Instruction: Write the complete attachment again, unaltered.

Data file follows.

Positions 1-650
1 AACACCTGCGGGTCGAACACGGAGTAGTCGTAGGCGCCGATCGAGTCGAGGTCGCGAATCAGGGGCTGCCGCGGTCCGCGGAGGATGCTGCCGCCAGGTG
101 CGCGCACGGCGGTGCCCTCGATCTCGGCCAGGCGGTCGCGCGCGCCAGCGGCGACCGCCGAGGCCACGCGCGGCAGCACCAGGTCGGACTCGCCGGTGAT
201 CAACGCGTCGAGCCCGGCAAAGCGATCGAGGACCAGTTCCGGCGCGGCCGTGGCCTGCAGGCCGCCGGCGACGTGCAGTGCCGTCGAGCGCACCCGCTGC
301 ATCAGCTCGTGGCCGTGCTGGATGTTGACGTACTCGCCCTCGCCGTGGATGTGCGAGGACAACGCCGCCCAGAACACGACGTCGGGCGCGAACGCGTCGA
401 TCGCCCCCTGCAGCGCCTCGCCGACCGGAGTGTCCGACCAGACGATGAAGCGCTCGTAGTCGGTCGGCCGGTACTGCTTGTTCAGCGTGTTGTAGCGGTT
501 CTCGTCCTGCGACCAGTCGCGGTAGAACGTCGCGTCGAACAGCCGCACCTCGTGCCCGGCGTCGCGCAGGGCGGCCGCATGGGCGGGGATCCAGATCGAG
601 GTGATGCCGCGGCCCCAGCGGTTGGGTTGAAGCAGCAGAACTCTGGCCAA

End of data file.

Positions 1-650
1 AACACCTGCGGGTCGAACACGGAGTAGTCGTAGGCGCCGATCGAGTCGAGGTCGCGAATCAGGGGCTGCCGCGGTCCGCGGAGGATGCTGCCGCCAGGTG
101 CGCGCACGGCGGTGCCCTCGATCTCGGCCAGGCGGTCGCGCGCGCCAGCGGCGACCGCCGAGGCCACGCGCGGCAGCACCAGGTCGGACTCGCCGGTGAT
201 CAACGCGTCGAGCCCGGCAAAGCGATCGAGGACCAGTTCCGGCGCGGCCGTGGCCTGCAGGCCGCCGGCGACGTGCAGTGCCGTCGAGCGCACCCGCTGC
301 ATCAGCTCGTGGCCGTGCTGGATGTTGACGTACTCGCCCTCGCCGTGGATGTGCGAGGACAACGCCGCCCAGAACACGACGTCGGGCGCGAACGCGTCGA
401 TCGCCCCCTGCAGCGCCTCGCCGACCGGAGTGTCCGACCAGACGATGAAGCGCTCGTAGTCGGTCGGCCGGTACTGCTTGTTCAGCGTGTTGTAGCGGTT
501 CTCGTCCTGCGACCAGTCGCGGTAGAACGTCGCGTCGAACAGCCGCACCTCGTGCCCGGCGTCGCGCAGGGCGGCCGCATGGGCGGGGATCCAGATCGAG
601 GTGATGCCGCGGCCCCAGCGGTTGGGTTGAAGCAGCAGAACTCTGGCCAA